In Chapter 2 we established the elementary theory of sum set estimates, showing how information on one sum A + B can be used to control other sums such as A − B or nA − mA. These estimates worked reasonably well even when the doubling constants of the sets involved were fairly large, since all the bounds were polynomial in this constant. On the other hand, we did not get detailed structural information on sets with small doubling constant; the best we could do is cover them by an approximate group (Proposition 2.26).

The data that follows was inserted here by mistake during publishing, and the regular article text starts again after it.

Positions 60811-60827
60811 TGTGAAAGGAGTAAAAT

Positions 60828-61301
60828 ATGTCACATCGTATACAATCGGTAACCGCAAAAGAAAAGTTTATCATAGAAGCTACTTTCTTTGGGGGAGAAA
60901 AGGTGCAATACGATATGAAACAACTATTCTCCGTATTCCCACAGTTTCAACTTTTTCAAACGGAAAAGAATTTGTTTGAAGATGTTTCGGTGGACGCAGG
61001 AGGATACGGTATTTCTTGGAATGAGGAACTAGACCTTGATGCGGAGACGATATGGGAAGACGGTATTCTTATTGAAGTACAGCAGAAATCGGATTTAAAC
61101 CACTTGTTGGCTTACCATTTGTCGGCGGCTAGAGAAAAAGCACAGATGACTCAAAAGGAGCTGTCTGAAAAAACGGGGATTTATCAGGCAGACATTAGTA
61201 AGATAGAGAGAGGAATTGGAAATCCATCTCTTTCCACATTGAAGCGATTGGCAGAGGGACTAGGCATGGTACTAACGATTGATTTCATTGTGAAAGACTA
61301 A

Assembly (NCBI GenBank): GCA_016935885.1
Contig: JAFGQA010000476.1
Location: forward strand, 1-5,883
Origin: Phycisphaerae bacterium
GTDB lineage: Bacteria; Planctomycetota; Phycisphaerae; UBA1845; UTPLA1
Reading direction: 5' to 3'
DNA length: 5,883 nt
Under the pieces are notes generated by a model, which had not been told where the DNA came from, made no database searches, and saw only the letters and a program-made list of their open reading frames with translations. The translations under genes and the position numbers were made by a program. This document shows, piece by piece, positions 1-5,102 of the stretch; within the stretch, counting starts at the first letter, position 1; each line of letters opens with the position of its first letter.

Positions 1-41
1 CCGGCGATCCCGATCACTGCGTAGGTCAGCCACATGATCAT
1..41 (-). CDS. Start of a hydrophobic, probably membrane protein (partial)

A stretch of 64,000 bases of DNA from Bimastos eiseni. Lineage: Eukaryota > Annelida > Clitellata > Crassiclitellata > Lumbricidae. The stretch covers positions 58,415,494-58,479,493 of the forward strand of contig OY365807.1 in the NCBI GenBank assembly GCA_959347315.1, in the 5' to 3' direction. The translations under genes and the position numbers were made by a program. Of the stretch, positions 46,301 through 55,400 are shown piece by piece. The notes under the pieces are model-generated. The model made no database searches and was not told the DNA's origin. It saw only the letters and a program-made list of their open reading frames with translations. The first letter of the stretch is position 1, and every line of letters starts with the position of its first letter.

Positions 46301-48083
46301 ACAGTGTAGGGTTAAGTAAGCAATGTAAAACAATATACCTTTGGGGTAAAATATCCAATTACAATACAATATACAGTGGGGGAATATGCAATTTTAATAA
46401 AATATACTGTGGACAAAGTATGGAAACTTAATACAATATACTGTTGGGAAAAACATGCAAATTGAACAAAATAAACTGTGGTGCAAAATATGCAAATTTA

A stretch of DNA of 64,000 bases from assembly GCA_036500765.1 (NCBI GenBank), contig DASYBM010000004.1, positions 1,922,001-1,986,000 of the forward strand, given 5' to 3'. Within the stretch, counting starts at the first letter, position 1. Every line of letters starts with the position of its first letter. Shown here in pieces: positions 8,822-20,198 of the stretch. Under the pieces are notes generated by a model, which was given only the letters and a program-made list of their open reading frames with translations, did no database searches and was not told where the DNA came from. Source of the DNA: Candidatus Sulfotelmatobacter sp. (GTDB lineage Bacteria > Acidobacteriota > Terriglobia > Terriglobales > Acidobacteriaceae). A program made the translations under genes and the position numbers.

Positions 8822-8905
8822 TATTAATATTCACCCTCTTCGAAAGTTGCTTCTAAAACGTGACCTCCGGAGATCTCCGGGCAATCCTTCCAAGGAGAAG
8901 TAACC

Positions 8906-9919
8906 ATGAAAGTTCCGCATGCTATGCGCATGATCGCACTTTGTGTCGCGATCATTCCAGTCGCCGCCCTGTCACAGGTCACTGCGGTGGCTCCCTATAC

In this chapter we shall focus on the following question: given two additive sets A, B with A + B very small, what is the strongest structural statement one can then conclude about A and B? One of the main results in this area is Freiman's theorem which (in the torsion-free case) asserts that an additive set A with small doubling constant σ[A] = ∣2A∣/∣A∣ is contained in a progression of bounded rank which is not much larger than the original set. This theorem comes in a number of variants; we give several of them below. In doing so we shall also come across the useful concept of a Freiman homomorphism, which to a large extent frees the study of additive sets from the ambient group that they reside in, giving rise to a number of useful tricks, such as embedding the set inside a particularly nice group.
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